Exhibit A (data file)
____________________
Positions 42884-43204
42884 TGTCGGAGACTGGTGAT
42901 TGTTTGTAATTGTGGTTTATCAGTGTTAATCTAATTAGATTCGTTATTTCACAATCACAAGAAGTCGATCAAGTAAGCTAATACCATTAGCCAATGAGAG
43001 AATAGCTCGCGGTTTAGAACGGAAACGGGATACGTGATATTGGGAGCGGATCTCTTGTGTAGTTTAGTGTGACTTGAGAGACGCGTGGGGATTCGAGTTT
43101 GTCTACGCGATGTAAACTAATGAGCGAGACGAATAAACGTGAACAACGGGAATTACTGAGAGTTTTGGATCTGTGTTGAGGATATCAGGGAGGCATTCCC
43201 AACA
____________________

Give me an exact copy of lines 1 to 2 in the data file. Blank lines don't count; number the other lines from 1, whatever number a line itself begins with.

Positions 42884-43204
42884 TGTCGGAGACTGGTGAT